Micromachining with short and ultra-short laser pulses has evolved over the past years as a versatile tool that can be employed for the creation of microstructured surfaces. A microstructured surface modiﬁes the way a ﬂuid interacts with a solid surface. Surface microstructuring can then be employed to provide surfaces with certain functionalities. By proper adjustment of the laser machining conditions, well deﬁned surface topographies can be created with suﬃcient accuracy. This allows to investigate the ﬂuid/microstructured surface interactions. However, the relation between the applied laser parameters and the shape of the emerging microstructure has not been systematically studied in literature. This thesis is dedicated to the study of some of the mechanisms underlying diﬀerent ﬂuid/microstructured surface interactions. First, an empirical model is developed for the prediction of the surface topography emerging from a process driven by short laser pulses. To this end, average ablated proﬁles are measured and employed for the simulation of the laser microstructuring pro- cess. The accuracy of the model is assessed by establishing a direct comparison between simulated and measured surface proﬁles. The model is shown to accurately reproduce the surface topography obtained from a laser micromachining process, within a certain processing window. Next, the developed model is employed as a tool for the design of ﬂuidic microstructures, as well as for the investigation of diﬀerent ﬂuidic functionalities, based on the generated microstructures. Moreover, simpliﬁed models are introduced, to relate the geometry of a microstructure to the ﬂuid-microstructure interaction. This allows the calculation of the laser processing parameters that are required to obtain a desired functional microstructured surface. Further- more, modifying key geometrical parameters, for example depths or slopes of the microstructure, allows investigating some of the ﬂuidic mechanisms responsible for the functionality. Hence, additional knowledge on the ﬂuid/microstructured surface interaction is gained by this approach.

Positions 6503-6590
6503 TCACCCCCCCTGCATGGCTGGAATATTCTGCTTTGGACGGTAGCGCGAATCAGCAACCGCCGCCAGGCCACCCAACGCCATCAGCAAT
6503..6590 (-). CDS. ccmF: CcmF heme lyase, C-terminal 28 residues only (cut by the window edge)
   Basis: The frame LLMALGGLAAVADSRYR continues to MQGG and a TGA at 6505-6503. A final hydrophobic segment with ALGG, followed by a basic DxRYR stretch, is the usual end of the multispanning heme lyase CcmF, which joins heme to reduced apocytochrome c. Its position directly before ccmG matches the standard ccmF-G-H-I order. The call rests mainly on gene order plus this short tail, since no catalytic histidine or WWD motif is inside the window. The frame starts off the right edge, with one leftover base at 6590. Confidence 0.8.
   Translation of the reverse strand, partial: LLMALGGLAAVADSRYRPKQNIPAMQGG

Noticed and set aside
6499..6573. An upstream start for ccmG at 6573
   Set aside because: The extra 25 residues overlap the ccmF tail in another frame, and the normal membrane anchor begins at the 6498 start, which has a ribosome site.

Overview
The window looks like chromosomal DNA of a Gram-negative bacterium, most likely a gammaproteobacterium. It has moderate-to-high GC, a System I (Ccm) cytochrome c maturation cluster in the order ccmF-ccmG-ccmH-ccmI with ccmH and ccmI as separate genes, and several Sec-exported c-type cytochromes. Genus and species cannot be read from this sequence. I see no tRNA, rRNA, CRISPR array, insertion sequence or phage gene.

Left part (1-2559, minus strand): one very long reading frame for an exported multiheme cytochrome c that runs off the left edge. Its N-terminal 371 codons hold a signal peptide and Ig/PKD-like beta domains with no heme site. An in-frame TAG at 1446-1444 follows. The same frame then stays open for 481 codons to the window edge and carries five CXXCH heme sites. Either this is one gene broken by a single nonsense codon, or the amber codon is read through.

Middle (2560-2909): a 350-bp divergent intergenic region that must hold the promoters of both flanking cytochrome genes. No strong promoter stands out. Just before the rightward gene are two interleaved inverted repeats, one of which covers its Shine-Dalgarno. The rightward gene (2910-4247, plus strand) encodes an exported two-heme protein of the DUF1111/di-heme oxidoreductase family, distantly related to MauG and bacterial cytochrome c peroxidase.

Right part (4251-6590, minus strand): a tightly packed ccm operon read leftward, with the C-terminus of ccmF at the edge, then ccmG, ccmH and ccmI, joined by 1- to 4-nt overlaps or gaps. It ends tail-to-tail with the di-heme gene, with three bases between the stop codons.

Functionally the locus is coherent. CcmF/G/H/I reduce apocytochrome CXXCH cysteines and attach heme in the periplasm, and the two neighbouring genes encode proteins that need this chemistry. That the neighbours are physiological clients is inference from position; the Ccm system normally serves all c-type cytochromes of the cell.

|Award date||2 Oct 2014|
|Place of Publication||Enschede|
|Publication status||Published - 2 Oct 2014|